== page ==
school food waste, sharing table

Students at Butler University Laboratory School 60 put their unwanted food and milk on this table to be donated to the Mid-North Food Pantry. (Photo/Tyler Fenwick)

A recent study conducted by World Wildlife Fund (WWF) found Indianapolis schools are apparently doing better than others around the country when it comes to reducing food waste, but the numbers are still difficult to comprehend.

The six local schools that participated in the 33-day study were on track to waste an average of 8,063 pounds of food and 3,968 milk cartons per year.

That’s 17.9 pounds of food and 17.4 milk cartons per student.

The average for the study, which included 46 schools in eight states, was 39.2 pounds of food wasted per student.

“It’s just shameful to watch food go into a trash can when it could be going somewhere else,” said Butler University Laboratory School 60 Principal Ron Smith.

School 60, which is part of Indianapolis Public Schools, participated in the study along with IPS Schools 84 and 91, Orchard School, Oaklandon Elementary School in Lawrence and Noble Crossing Education in Noblesville.

Beginning this school year, every IPS elementary and middle school has at least one sharing cart, where students can put food or drinks they don’t want and other students can pick items they do want, according to Dena Bond, the district’s food service director.

The sharing cart is the starting point of the district’s food recovery program. Schools with a food pantry can also keep the food, or it can be donated to an off-site food pantry. Administrators also can send food home to students in need.

Bond said she’s aware of 33 schools that make donations of some kind.

Jim Poyser, executive director of Earth Charter Indiana, helped lead the food waste study locally and said he was surprised to go to a school on pizza day and see students apparently didn’t care for the pizza.

That’s something Bond pays attention to at the district level because recovering food is “the last stop in trying to prevent food waste.”

She said it’s important to give students food options they actually enjoy in order to limit the likelihood that students pick something in the lunch line but end up not eating it.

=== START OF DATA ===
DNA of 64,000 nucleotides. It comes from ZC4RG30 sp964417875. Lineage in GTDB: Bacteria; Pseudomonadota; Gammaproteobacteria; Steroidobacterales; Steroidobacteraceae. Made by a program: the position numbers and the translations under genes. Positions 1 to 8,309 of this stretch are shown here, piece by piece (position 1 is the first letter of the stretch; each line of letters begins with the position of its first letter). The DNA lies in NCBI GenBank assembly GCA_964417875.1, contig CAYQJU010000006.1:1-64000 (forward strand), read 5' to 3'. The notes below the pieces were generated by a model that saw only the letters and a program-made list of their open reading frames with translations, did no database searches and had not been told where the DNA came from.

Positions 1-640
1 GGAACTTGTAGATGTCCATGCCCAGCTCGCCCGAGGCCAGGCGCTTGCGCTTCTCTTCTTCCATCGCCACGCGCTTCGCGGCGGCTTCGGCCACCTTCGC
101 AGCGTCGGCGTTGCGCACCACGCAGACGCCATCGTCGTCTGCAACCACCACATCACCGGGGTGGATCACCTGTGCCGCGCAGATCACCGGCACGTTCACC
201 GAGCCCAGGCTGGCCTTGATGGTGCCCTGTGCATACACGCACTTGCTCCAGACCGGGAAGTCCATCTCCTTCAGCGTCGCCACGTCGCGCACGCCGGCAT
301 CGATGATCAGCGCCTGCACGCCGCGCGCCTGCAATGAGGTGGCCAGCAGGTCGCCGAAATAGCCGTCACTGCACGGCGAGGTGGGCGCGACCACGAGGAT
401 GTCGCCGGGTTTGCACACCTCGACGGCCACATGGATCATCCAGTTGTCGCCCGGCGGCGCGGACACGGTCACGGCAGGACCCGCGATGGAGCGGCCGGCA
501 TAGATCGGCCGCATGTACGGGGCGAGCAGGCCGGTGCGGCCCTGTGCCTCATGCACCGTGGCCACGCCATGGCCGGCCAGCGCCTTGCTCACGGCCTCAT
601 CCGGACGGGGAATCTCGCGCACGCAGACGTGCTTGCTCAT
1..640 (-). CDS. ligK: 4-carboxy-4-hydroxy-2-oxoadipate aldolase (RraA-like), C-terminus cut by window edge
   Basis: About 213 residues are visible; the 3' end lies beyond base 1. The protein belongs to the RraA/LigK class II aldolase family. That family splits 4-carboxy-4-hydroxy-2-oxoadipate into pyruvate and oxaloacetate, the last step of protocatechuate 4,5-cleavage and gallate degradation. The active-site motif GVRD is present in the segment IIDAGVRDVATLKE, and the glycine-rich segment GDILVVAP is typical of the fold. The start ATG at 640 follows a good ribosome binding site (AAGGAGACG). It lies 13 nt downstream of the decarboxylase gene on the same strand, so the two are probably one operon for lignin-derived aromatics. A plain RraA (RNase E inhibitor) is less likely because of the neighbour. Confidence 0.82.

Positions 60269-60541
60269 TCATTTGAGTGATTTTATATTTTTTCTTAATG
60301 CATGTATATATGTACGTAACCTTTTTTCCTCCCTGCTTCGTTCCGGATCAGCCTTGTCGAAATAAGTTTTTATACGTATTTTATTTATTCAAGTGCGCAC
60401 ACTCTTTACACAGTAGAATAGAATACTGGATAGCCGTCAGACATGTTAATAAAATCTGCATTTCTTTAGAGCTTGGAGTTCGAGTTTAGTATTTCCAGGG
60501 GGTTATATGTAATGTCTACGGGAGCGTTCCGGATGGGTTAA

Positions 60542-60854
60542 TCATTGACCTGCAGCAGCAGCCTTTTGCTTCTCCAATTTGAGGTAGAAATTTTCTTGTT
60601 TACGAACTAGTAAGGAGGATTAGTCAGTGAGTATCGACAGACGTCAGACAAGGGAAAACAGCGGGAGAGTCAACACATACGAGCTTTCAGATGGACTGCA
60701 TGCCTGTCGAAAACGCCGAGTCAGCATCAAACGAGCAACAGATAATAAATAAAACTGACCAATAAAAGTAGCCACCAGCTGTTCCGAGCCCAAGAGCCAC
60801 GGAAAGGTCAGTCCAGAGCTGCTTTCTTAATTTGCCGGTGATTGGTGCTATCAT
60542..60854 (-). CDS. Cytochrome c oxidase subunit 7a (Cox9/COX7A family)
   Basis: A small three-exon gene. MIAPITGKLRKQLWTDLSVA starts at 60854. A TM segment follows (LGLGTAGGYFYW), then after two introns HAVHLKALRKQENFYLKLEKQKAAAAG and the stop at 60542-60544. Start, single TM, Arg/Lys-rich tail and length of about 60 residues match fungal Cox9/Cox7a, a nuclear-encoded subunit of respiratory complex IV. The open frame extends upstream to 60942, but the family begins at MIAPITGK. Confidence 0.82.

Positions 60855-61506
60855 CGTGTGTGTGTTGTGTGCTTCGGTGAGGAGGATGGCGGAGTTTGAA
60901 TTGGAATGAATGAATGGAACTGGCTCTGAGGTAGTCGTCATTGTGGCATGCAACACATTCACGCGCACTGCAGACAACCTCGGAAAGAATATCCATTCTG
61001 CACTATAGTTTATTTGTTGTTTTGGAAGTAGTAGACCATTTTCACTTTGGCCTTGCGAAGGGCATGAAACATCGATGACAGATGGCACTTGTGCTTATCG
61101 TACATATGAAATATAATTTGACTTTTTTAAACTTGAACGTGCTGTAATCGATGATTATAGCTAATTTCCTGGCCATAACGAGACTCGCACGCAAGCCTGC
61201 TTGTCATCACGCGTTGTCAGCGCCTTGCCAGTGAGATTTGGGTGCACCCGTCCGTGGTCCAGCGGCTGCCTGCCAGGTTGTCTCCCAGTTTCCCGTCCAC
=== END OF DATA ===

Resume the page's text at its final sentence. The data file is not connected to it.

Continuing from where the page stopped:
Some schools also partner with Food Rescue, a Carmel-based organization that helps schools limit food waste and offers a tracking tool so administrators and students can trace their impact.

School 60 was the first school to begin food recovery in 2016, so Smith, who’s been at the school for 10 years, said he didn’t necessarily learn anything from the waste study numbers that he didn’t already know anecdotally.

The school also has a garden, so some food is composted and used there.

Most of the school’s leftover food is donated to the Mid-North Food Pantry across the alley. A letter the food pantry’s leadership sent School 60 said more than 12,400 pounds of food was donated in 2019.

“Because of donors like you,” the letter read, “food insecurity in Indianapolis is a problem we can overcome together.”

The amount of waste that comes from school cafeterias seems to be something more people are paying attention to now compared to when Smith got to School 60 a decade ago.

“I think people are more aware of the issue of food waste, which is a healthy thing,” he said. “That includes kids. It’s not just adults.”

If enough schools and school districts take food waste seriously, Poyser believes it could be one more way to push back against an impending climate crisis because there would be less methane produced from rotting food.

“I think it’s one of those — and there’s a pun here — low-hanging fruit actions we can take to tackle waste and address the climate crisis,” he said.

Contact staff writer Tyler Fenwick at 317-762-7853. Follow him on Twitter @Ty_Fenwick.

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